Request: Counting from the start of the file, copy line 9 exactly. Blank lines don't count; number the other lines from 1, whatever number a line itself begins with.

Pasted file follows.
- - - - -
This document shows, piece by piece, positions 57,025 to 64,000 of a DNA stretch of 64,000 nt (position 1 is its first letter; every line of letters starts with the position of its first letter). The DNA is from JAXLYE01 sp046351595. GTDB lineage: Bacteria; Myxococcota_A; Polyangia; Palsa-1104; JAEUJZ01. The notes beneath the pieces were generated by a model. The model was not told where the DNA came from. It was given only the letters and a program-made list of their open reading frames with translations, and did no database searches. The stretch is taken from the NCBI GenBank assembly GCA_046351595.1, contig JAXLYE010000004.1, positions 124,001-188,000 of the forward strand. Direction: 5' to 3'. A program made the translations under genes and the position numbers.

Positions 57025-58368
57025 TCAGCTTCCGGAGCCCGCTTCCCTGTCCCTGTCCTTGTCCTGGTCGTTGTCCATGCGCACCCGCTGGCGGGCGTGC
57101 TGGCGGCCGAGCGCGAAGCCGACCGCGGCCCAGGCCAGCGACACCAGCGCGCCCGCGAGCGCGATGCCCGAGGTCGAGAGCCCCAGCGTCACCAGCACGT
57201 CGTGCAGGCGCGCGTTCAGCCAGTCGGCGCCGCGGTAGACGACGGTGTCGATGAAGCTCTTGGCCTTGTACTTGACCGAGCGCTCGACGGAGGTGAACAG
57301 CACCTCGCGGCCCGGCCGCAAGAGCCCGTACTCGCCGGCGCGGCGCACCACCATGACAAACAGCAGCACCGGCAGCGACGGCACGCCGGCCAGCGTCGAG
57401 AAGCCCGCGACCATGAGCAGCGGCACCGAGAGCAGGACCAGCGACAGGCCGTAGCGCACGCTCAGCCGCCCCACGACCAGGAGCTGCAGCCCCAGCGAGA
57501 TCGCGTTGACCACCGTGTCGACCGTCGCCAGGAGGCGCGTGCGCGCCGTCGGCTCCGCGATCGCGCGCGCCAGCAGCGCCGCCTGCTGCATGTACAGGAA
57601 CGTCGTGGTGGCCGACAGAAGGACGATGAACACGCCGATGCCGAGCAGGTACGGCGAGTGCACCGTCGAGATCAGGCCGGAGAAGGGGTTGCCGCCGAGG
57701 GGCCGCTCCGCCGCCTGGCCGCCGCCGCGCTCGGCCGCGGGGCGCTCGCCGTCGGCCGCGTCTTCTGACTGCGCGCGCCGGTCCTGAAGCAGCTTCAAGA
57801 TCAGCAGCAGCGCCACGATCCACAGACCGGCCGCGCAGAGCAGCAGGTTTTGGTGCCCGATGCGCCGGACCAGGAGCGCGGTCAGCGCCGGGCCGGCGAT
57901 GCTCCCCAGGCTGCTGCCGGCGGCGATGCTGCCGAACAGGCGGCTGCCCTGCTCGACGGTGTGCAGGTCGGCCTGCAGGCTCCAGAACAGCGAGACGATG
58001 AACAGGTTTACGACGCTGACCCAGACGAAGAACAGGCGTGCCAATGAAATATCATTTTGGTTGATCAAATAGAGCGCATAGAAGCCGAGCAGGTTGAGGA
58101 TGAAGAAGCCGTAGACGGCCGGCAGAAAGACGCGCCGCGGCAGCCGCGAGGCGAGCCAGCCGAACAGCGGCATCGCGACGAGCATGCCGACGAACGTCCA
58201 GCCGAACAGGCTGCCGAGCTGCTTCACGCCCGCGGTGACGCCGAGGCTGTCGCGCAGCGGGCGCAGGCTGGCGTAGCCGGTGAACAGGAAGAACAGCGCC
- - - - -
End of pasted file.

57601 CGTCGTGGTGGCCGACAGAAGGACGATGAACACGCCGATGCCGAGCAGGTACGGCGAGTGCACCGTCGAGATCAGGCCGGAGAAGGGGTTGCCGCCGAGG